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The railway was one of the great engineering feats of the Second World War. Asian labourers and Prisoners of War (P.O.W.) moved 7 million cubic metres of earth and rock in constructing the 415 kilometre railway; 14 kilometres of which were 8 steel and 640 timber bridges.

This famous steel bridge was built between October 1942 and May 1943, using eleven 21 metre prefabricated spans plundered by the Japanese from Dutch Java. At the same time a wooden trestle bridge was built 300 metres downstream; it was immortalized in the book and film "The Bridge on the River Kwai".

From February 1945 Allied aircraft raids repeatedly damaged the bridges. P.O.W. from a large camp 400 metres downstream repaired them; even so by June 1945 the bridges were impassable.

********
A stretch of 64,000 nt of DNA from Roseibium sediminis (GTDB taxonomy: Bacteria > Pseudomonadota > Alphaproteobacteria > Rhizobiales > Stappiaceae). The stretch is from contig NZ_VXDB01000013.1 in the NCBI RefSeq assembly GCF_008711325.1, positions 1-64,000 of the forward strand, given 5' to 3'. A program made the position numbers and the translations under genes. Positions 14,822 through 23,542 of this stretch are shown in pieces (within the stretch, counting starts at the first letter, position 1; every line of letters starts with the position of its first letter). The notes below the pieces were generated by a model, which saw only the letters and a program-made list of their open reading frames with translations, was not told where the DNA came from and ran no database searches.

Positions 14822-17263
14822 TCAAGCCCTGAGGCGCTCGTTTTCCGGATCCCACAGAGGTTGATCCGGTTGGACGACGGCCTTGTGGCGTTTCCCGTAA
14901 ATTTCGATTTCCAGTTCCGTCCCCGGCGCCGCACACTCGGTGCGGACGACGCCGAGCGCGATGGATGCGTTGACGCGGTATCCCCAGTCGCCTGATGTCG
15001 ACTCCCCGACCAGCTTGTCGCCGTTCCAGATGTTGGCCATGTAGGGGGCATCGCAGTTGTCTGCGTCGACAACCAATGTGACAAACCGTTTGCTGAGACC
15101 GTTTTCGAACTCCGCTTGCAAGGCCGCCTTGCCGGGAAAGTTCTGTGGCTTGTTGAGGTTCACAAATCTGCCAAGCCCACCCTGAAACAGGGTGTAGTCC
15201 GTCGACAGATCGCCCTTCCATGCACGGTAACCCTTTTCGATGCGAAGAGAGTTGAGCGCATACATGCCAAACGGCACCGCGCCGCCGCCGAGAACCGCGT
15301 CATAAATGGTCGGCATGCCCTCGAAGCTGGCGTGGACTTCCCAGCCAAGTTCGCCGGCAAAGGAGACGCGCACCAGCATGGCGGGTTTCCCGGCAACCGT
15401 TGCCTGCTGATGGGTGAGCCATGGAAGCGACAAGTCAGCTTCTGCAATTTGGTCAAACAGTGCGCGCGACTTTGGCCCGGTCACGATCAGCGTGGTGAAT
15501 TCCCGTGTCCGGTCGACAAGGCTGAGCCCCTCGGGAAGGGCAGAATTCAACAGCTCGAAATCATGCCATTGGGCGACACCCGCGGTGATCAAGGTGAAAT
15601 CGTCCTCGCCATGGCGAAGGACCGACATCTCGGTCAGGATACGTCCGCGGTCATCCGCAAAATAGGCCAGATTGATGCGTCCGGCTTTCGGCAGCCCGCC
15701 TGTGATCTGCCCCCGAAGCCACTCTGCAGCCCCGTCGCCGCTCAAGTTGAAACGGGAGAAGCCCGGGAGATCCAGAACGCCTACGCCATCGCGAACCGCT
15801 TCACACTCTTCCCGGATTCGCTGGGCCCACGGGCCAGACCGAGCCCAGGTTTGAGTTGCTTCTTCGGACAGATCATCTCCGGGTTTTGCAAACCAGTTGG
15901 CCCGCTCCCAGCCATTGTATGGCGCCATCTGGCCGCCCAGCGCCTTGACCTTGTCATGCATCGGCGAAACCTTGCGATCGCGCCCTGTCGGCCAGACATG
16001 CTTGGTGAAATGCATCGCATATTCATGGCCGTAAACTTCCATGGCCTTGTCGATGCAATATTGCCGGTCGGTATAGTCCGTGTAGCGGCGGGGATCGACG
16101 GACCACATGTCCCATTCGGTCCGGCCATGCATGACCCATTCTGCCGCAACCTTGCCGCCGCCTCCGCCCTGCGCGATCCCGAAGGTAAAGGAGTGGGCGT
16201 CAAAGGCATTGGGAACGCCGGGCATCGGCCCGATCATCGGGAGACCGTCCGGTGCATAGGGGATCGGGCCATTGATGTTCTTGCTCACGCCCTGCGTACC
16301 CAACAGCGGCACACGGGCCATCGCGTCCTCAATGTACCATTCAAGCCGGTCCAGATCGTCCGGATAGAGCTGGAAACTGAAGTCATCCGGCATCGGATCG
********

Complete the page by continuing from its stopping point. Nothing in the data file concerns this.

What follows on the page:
The steel bridge was repaired post-war with two 32 metre box-shaped spans, provided as War Reparation by the Japanese.

Still in daily use the bridge stands as a memorial to the pain and suffering of so many.

Asian Labourers 2000,000 +/- 80,000+/-
British P.O.W. 30,000 6,540
Dutch P.O.W. 18,000 2,830
Australian P.O.W. 13,000 2,710
American P.O.W. 700+/- 356 (Buried in U.S.A)
Japanese and Korean 15,000 1,000

Construction time for the railway was 17 month. Period of effective use was 21 months ending in June 1945. The railway line was dismantled by the British after the war as it was unsafe. It was later relaid along the section from The Bridge on the River Kwai to Nam Tok, a distance of 130kms. It is along this section that todays tourists can relive the feelings of the war.


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